Sunday, June 26, 2022

EU unveils Ukrainian arms buyers’ club to slash prices on growing shopping list

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The EU’s needs are urgent: after agreeing to buy arms worth €2bn

The European Commission has announced an unprecedented plan to coordinate the EU’s fast-growing national defense spending to ensure the bloc’s forces avoid costly overlaps.

European Commission President Ursula von der Leyen said the program aims to close the gaps between national military capabilities while boosting EU industry.

“We need to spend more on defense and we need to do it in a coordinated way,” she said.

“Today we are proposing concrete measures to strengthen our defense capabilities and the military-technological edge of our European industrial base, based on an analysis of defense investment gaps.”

While EU leaders have long pondered measures to improve military procurement, their efforts have stalled because the bloc has no legal authority to enforce common defense management. However, the Russian invasion of Ukraine prompted EU governments to give Brussels a key role in managing broader manufacturing ecosystems and to focus on improving investment in the defense industry.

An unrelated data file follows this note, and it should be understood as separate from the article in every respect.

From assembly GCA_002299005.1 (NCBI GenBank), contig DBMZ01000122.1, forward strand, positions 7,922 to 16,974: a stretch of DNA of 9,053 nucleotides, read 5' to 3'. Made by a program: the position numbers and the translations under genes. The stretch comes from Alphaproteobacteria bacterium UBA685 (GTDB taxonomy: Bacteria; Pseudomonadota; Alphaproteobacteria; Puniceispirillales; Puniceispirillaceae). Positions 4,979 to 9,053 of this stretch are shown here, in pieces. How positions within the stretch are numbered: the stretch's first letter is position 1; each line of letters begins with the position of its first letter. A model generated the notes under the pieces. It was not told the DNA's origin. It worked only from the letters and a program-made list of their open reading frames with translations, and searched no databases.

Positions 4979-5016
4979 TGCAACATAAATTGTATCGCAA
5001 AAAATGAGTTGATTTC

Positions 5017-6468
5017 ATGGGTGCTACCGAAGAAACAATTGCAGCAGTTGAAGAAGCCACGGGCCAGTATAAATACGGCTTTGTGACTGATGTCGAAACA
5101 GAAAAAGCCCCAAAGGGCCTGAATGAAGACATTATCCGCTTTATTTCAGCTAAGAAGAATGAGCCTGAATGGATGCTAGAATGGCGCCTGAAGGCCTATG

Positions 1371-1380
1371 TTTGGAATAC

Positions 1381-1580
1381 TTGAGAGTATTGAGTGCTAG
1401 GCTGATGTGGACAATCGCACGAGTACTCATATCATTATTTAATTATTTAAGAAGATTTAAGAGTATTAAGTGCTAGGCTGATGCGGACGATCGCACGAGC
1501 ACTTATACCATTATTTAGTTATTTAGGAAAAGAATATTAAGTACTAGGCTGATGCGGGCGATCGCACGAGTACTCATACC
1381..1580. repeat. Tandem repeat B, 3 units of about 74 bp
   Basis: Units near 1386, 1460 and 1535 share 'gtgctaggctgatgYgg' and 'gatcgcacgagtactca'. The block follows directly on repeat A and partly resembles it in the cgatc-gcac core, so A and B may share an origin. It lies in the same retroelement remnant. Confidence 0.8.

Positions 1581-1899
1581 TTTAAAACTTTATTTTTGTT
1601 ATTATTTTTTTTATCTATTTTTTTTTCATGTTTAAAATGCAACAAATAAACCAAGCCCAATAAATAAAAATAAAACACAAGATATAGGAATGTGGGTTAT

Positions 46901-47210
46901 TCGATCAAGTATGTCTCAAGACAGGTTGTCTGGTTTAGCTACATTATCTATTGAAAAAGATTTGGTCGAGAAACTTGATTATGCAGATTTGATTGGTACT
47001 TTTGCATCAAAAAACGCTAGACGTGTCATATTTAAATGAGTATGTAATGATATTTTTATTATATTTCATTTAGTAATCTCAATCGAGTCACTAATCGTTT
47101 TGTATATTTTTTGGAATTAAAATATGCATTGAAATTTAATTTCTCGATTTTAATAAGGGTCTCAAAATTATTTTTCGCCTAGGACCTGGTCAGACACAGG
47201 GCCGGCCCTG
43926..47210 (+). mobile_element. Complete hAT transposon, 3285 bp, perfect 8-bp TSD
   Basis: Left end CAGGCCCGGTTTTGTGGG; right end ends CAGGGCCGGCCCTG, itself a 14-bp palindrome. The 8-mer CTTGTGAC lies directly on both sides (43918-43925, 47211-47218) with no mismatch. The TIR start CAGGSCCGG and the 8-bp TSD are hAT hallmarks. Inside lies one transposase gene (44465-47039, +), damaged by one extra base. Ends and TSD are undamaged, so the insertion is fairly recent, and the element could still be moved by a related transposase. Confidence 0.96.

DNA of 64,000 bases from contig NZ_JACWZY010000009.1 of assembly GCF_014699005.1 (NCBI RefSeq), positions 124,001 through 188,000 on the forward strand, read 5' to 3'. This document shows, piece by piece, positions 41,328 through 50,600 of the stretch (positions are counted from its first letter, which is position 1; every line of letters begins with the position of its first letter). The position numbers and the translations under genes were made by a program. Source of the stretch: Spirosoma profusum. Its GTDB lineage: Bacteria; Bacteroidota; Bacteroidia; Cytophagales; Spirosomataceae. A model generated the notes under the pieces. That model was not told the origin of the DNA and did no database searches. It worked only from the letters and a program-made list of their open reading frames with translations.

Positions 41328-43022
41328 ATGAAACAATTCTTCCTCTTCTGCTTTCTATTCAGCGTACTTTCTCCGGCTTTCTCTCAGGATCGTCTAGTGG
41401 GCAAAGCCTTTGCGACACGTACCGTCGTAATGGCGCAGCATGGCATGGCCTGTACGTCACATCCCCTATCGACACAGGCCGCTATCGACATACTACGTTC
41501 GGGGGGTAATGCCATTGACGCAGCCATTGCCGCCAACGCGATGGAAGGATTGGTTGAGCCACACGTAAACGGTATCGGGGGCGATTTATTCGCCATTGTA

Officials have underlined that one of the aims is to ensure that EU taxpayers get better value for money from their respective defense budgets. The EU has chosen to adopt a common approach to the supply and distribution of Covid-19 vaccines during the pandemic to allow rapid access and avoid competition.

Ms von der Leyen, a former German defense minister, said the program would benefit the EU in many ways. “Joint procurement is operationally better for our armed forces because it strengthens interoperability between armed forces. It is financially better because of economies of scale. And it’s better industrially because it strengthens our industrial base,” she said.

Although European countries were already increasing their defense budgets before the war in Ukraine, the conflict triggered profound changes in European defense policy. Sweden and Finland have applied to join NATO, while Germany and Denmark want to increase their military spending by a further 200 billion euros over the next few years.

The Commission’s program aims to give Brussels a role in ensuring greater efficiency in defense spending by allowing European buyers to pool resources to leverage markets. The EU’s needs are urgent: after agreeing to buy arms worth €2bn

EU foreign policy chief Josep Borrell acknowledged that years of cuts in Europe’s military budget and underinvestment must be reversed. “Russia’s aggression against Ukraine has changed the security landscape in Europe,” he said.

“Many are increasing their defense spending, but it is crucial that Member States invest better together. We must achieve economies of scale, reduce fragmentation and critical gaps in our armed forces.”

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